The Chinese Wuhan-19 pandemic has reminded us of history repeating itself. The release of two strains of an engineered pathogen and the following lies and deceptions by the Chinese Government that turned a concerning situation into a worldwide pandemic that will have cost many thousands of lives, has demonstrated two factors for the benefit of those who do not remember the Cold War’s nuclear threat.
The wearing of masks repeats the humerous ‘Duck and Cover’ propaganda films that offered ineffective advice to keep citizens constrained and thinking that governments were doing something constructive in the event of MAD not working and nuclear missiles raining down on all targets of values. Schoolboy humour of the time dubbed ‘Duck and Cover’ as ‘Head Between Legs & Kiss Your Ass Goodbye’, which was probably more effective advice.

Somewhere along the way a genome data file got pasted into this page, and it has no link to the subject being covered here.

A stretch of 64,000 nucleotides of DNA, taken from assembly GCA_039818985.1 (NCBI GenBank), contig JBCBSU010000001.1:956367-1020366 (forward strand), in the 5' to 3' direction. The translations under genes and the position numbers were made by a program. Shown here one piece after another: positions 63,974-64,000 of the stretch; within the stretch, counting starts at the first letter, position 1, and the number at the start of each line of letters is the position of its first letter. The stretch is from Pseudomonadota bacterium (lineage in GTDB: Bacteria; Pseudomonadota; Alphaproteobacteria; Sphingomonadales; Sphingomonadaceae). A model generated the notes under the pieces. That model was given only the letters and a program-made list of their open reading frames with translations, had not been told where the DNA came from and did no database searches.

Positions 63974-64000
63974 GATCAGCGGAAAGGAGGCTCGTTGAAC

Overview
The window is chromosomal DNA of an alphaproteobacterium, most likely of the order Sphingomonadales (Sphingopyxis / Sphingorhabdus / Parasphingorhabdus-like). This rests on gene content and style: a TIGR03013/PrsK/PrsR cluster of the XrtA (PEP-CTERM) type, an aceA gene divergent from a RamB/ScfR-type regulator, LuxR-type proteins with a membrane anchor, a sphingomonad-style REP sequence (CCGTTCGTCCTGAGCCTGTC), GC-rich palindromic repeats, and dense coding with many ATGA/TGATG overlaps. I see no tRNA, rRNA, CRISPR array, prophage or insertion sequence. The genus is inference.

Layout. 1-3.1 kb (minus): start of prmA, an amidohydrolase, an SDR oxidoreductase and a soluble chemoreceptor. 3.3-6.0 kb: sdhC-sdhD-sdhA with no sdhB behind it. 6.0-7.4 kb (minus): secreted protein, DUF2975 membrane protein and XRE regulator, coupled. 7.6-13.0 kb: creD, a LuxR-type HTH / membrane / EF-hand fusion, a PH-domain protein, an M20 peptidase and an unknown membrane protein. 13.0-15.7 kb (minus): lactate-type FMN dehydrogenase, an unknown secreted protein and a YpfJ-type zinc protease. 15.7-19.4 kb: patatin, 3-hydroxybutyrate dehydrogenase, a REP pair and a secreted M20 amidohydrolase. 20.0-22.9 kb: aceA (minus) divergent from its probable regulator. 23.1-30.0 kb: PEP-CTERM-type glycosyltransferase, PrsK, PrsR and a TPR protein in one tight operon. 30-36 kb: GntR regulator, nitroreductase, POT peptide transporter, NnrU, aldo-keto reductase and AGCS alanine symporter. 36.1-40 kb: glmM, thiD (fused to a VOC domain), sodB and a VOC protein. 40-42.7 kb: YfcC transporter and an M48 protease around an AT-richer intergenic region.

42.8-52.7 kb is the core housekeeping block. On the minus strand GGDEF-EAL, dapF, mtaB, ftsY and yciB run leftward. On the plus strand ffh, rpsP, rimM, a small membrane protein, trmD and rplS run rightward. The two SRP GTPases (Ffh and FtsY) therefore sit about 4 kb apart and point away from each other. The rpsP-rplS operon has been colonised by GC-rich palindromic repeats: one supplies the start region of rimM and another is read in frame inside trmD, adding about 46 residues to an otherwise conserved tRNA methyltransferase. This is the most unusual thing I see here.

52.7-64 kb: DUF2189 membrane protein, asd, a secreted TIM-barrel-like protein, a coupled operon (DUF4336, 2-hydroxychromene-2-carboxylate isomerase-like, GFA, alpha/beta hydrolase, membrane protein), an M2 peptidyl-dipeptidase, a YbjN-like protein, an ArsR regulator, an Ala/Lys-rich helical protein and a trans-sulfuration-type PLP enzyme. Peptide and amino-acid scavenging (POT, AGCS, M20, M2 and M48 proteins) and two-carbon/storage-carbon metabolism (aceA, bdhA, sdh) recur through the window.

The second factor is the value of deterrent. Western Governments have largely ignored three decades of warnings from intelligence agencies about the serious threats posed by China. In particular there have been warnings about the release of weaponized pathogens, coupled with prepared cyber attacks. What is urgently needed is a bio-cyber MAD to ensure that countries like China are deterred against the temptation to launch this form of attack on the rest of the world.